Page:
The Orioles Ruined Camden Yards

The ballpark was the only thing they had going for them.

Twitter @MASNOrioles

Remember all of the hubbub when the Mets messed with Citi Field back in 2011? When they made some tweaks to a park that was only three years old by bringing the walls?

I don’t know about you, but I remember quite a stir.

Then they did it again three years later — bringing the right field walls in even closer. They said it had nothing to do with the team’s performance, but the goal of baseball is to score more runs than the other team and the Mets just weren’t doing that.

The outcry! I remember a lot of, “We can just put the walls wherever we want to help our team?” when some changes look specifically designed for David Wright’s power.

That’s nothing compared to what the Orioles have done to Oriole Park at Camden Yards.

OPACY has long been known as one of the best ballparks in the game. Forbes ranked it #2 in 2018. NBC Sports ranked it #5 in 2020. Fox Sports also ranked it #5 in 2021. And those are just the bozos who get paid to rank them — it’s also a big hit with the fans. Whenever I tell someone that Camden Yards is my home ballpark, I’m usually met with words like “perfect” and “cathedral” and “patty melt.”

Even the world’s most famous ballhawk, infamous professional fan Zack Hample, the man who has snagged over 11,000 baseballs in 61 MLB parks, was quoted multiple times saying that Camden Yards was his favorite place to take in a game. (Here he is in 2016, 2018, and 2019 saying just that.)

Well, not anymore:

Not only does Zack take issue with the COVID excuse gate times that only allow fans in one hour before first pitch, but he, and many others, are shocked with the changes that the Orioles organization made to the left-field wall at Camden. In January 2022 they announced some changes:

The club told The Baltimore Sun it began construction this week to alter Oriole Park at Camden Yards’ left-field dimensions to try to reduce the stadium’s propensity for home runs. The changes — the first to the size of the iconic ballpark’s playing area in two decades — will raise the wall’s height from 7 feet to about 12 feet and move it back as much as 30 feet, according to information provided by the team. Major League Baseball approved the adjustments, which will cover the area from the left-field corner to the bullpens in the left-center field.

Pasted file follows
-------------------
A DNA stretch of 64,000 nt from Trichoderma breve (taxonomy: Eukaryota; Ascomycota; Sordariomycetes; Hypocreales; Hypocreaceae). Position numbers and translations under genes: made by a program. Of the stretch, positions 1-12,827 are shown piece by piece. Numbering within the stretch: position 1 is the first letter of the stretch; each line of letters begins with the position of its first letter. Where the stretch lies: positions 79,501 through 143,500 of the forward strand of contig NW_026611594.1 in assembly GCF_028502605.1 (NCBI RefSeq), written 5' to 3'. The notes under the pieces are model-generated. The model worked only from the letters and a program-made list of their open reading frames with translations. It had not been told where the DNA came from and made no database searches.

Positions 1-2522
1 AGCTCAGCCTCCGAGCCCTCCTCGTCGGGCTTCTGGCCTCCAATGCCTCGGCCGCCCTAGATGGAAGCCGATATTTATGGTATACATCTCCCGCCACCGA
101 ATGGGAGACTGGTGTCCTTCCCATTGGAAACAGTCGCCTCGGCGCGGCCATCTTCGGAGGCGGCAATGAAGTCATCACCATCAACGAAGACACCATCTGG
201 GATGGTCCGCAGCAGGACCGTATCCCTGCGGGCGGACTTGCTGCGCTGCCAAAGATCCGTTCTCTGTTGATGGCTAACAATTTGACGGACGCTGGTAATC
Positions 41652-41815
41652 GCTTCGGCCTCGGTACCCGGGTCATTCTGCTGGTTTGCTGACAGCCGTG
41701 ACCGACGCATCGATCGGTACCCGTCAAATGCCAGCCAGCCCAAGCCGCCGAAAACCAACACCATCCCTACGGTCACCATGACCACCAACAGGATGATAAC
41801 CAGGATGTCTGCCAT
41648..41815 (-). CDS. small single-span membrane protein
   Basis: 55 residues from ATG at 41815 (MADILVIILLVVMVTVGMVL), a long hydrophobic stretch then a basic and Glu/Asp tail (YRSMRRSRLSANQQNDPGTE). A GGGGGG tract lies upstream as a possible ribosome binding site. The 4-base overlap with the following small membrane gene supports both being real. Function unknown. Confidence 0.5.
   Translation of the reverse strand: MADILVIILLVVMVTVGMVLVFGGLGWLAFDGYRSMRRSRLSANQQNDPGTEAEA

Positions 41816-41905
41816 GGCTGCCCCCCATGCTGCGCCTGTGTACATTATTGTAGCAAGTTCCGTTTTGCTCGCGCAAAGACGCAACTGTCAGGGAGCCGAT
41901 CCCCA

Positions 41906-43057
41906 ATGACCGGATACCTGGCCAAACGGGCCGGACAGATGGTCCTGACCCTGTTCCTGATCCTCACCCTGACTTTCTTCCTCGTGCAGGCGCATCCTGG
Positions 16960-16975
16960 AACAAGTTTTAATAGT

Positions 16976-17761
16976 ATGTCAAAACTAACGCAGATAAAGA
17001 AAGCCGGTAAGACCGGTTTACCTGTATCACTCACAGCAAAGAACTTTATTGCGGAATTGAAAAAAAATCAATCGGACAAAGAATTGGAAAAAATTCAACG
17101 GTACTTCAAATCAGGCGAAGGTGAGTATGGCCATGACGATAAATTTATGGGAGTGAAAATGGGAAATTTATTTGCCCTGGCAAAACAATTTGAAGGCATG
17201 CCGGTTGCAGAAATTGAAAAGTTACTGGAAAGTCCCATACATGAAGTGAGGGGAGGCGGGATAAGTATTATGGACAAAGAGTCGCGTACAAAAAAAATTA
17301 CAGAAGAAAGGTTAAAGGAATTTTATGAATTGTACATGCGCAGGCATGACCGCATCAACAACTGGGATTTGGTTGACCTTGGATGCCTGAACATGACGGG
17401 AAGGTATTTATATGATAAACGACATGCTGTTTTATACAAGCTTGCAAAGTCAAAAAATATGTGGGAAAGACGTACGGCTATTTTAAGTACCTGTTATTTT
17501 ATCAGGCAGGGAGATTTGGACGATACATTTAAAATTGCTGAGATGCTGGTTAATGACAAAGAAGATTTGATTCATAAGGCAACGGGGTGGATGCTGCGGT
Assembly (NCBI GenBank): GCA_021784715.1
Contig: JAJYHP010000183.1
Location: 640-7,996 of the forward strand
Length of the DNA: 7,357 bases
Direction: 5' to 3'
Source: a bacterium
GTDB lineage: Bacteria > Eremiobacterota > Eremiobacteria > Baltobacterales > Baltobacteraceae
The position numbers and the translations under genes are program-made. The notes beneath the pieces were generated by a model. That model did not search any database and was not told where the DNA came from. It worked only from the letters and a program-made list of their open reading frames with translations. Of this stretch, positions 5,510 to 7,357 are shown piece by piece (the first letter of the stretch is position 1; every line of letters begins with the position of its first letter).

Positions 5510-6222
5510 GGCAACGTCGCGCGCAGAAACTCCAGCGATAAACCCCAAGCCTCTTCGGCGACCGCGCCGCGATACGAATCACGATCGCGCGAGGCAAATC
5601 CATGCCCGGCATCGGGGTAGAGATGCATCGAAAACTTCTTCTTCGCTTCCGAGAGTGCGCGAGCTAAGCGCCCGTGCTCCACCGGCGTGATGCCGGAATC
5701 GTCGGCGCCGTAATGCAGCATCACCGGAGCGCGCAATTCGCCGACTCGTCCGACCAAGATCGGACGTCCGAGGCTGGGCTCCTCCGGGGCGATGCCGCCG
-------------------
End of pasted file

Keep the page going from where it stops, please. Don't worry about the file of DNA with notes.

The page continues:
For a long time, Camden was known as a home run park. Sex sells, violence sells, and home runs sell — but when the home runs are being hit by the visiting team, they do anything but sell.

It went from being one of the best ballparks for long bombs to one of the worst overnight.

And this all came to head when the Stanky Yankees came to town for a four-game series. In game 2, Aaron Judge hit two home runs but was robbed of a third (and his first 3 HR game) when he sent one directly to the dead zone that is the new left field in Camden.

That double, which he tried stretching to three bags but was thrown out at third, would have been a home run in 29 of the 30 MLB parks. Only Camden Yards could hold that one in.

Despite winning the game, Judge and the Yanks boo-hood about “create-a-park” (the irony!) and how this new change is hurting teams.

Baseball Twitter started passing the memes around:

But forget the Yankees, forget the Orioles, and forget the fans — this change is about the institution that is a ballpark and what that means. You never saw them push back the left-field wall on one of the Great Pyramids — did you?

There are two things that those who like baseball can agree on about baseball.

First, the history of the sport.

Baseball is the sport with the richest history. Despite only being thirty years old, Camden is the 9th oldest park in the majors. We’ve torn down the places where Willie Mays made The Catch (Polo Grounds), Hank Aaron hit 715 (Atlanta-Fulton County Stadium), Lou Gehrig told us he was the luckiest man on the face of the earth (Old Yankee Stadium), and the disaster that was Ten Cent Beer Night (Cleveland Stadium).

As your favorite team gets a new ballpark every few decades (The Braves have played in three different parks over the past 30 years), I think it’s important to preserve the good ones. Keep the ones with history. Why are we ruining the reputation of the place where Cal Ripken played #2,130 or where Chris Davis tried to fight his manager? This is a sacred place.

And the second thing: don’t forget that baseball should be fun. It is a game after all.

Following in the footsteps of AL East rivals Boston and Toronto, the O’s wanted to come up with their own home run celebration. Something to pump them up, if nothing else. They’ve started wearing a home run chain with the logo on it. They’re kinda like Jerry Beads.

They’ve even started selling knock-offs in the team store.

But the question begs to be asked: How often will it get worn? The Orioles currently rank 23rd in home runs.

They said they pushed back the wall to cut down on the other team’s home runs, but what about their own? Sex sells, violence sells, and home runs sell. And they need something to sell if Ryan Mountcastle is on the injured list, Cedric Mullins is ice cold, and Adley Rutschman is stuck in Norfolk.

If it ain’t broke, don’t fix it. The park wasn’t broke — the team was. And is.

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Want to keep updated with the column? Find it on Instagram @theboywholovedjoekelly and Twitter @boywholovedmlb

You’ll also be able to read an extension of this column somewhere very exciting in the near future. Announcement as soon as next week.



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